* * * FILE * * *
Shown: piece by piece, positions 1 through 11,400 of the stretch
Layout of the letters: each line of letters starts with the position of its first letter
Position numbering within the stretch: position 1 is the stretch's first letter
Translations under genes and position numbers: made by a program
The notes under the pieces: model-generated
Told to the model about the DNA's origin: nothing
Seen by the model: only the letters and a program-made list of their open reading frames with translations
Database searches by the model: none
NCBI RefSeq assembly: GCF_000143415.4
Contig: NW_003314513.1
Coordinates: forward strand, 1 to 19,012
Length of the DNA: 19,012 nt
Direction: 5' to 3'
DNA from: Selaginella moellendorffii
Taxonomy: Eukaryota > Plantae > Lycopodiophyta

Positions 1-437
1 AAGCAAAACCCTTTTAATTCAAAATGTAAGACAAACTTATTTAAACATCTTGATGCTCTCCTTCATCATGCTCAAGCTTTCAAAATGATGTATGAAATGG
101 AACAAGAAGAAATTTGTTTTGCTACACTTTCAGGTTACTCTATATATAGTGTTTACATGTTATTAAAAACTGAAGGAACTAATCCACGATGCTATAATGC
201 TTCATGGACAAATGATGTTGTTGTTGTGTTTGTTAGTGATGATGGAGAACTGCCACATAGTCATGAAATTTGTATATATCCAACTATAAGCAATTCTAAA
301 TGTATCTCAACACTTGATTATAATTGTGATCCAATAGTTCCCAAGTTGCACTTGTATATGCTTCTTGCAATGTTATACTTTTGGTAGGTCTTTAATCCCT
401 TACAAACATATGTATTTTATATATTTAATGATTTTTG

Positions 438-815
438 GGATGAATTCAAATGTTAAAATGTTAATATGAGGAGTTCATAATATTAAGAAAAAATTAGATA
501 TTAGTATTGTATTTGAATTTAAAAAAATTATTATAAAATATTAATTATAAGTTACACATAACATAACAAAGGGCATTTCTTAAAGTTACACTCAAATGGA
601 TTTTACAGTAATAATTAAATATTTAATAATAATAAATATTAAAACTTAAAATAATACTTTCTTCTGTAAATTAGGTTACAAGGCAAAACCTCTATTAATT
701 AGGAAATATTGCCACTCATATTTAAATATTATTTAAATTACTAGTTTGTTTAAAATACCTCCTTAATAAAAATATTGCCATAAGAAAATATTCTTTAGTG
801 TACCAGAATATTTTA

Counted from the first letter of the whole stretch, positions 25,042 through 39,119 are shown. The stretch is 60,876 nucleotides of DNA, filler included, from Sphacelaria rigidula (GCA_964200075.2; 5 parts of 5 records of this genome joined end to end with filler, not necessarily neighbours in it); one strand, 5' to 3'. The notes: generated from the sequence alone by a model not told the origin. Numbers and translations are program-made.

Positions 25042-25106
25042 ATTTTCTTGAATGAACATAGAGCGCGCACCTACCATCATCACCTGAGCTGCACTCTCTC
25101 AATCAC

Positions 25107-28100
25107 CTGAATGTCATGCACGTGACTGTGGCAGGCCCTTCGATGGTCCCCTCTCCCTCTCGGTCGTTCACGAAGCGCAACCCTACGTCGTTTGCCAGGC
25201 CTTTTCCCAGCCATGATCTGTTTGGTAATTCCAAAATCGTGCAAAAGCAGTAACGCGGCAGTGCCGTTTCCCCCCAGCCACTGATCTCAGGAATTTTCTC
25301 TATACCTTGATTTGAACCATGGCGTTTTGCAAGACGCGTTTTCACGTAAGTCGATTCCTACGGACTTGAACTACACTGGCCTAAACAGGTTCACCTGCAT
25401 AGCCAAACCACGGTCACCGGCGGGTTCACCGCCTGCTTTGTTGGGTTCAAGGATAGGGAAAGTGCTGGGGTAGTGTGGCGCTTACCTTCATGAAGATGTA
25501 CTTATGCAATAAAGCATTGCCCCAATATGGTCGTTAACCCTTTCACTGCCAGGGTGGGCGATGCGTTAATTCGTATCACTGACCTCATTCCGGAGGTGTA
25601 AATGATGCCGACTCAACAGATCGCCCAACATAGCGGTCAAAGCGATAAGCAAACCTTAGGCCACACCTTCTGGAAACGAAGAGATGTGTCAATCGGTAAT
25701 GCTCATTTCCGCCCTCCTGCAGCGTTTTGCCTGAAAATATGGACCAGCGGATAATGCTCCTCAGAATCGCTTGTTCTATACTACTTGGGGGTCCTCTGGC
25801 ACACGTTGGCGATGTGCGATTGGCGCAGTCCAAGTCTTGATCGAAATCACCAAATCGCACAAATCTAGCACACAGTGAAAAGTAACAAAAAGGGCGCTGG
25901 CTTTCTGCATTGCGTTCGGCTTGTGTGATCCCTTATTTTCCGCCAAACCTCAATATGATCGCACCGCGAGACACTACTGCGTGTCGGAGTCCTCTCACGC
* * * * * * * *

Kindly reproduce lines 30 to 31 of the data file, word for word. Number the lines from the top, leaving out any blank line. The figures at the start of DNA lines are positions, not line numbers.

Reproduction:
25042 ATTTTCTTGAATGAACATAGAGCGCGCACCTACCATCATCACCTGAGCTGCACTCTCTC
25101 AATCAC